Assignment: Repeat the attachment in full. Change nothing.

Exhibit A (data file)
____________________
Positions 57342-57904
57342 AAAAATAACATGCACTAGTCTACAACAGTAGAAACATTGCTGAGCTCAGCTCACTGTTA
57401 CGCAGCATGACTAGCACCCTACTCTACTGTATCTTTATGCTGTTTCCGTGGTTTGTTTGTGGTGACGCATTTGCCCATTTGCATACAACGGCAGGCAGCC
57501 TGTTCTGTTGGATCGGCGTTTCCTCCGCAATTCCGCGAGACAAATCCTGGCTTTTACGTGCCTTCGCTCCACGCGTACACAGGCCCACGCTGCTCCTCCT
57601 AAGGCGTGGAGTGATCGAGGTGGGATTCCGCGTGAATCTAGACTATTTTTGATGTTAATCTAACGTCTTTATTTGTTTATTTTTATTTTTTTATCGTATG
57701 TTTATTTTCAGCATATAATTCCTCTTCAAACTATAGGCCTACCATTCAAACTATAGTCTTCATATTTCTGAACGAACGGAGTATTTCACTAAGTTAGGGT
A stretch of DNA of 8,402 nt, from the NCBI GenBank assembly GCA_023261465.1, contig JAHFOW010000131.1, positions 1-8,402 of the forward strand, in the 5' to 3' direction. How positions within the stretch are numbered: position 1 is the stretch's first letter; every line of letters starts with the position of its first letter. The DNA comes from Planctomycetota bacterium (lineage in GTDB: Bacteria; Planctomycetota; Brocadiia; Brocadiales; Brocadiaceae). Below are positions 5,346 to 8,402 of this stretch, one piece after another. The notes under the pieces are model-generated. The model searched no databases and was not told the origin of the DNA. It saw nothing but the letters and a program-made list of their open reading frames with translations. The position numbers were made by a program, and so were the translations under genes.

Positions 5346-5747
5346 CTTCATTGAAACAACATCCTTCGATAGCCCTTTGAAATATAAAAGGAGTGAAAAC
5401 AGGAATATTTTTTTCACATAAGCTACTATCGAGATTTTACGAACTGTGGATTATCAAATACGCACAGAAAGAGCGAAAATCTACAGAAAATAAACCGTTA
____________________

Positions 57342-57904
57342 AAAAATAACATGCACTAGTCTACAACAGTAGAAACATTGCTGAGCTCAGCTCACTGTTA
57401 CGCAGCATGACTAGCACCCTACTCTACTGTATCTTTATGCTGTTTCCGTGGTTTGTTTGTGGTGACGCATTTGCCCATTTGCATACAACGGCAGGCAGCC
57501 TGTTCTGTTGGATCGGCGTTTCCTCCGCAATTCCGCGAGACAAATCCTGGCTTTTACGTGCCTTCGCTCCACGCGTACACAGGCCCACGCTGCTCCTCCT
57601 AAGGCGTGGAGTGATCGAGGTGGGATTCCGCGTGAATCTAGACTATTTTTGATGTTAATCTAACGTCTTTATTTGTTTATTTTTATTTTTTTATCGTATG
57701 TTTATTTTCAGCATATAATTCCTCTTCAAACTATAGGCCTACCATTCAAACTATAGTCTTCATATTTCTGAACGAACGGAGTATTTCACTAAGTTAGGGT
A stretch of DNA of 8,402 nt, from the NCBI GenBank assembly GCA_023261465.1, contig JAHFOW010000131.1, positions 1-8,402 of the forward strand, in the 5' to 3' direction. How positions within the stretch are numbered: position 1 is the stretch's first letter; every line of letters starts with the position of its first letter. The DNA comes from Planctomycetota bacterium (lineage in GTDB: Bacteria; Planctomycetota; Brocadiia; Brocadiales; Brocadiaceae). Below are positions 5,346 to 8,402 of this stretch, one piece after another. The notes under the pieces are model-generated. The model searched no databases and was not told the origin of the DNA. It saw nothing but the letters and a program-made list of their open reading frames with translations. The position numbers were made by a program, and so were the translations under genes.

Positions 5346-5747
5346 CTTCATTGAAACAACATCCTTCGATAGCCCTTTGAAATATAAAAGGAGTGAAAAC
5401 AGGAATATTTTTTTCACATAAGCTACTATCGAGATTTTACGAACTGTGGATTATCAAATACGCACAGAAAGAGCGAAAATCTACAGAAAATAAACCGTTA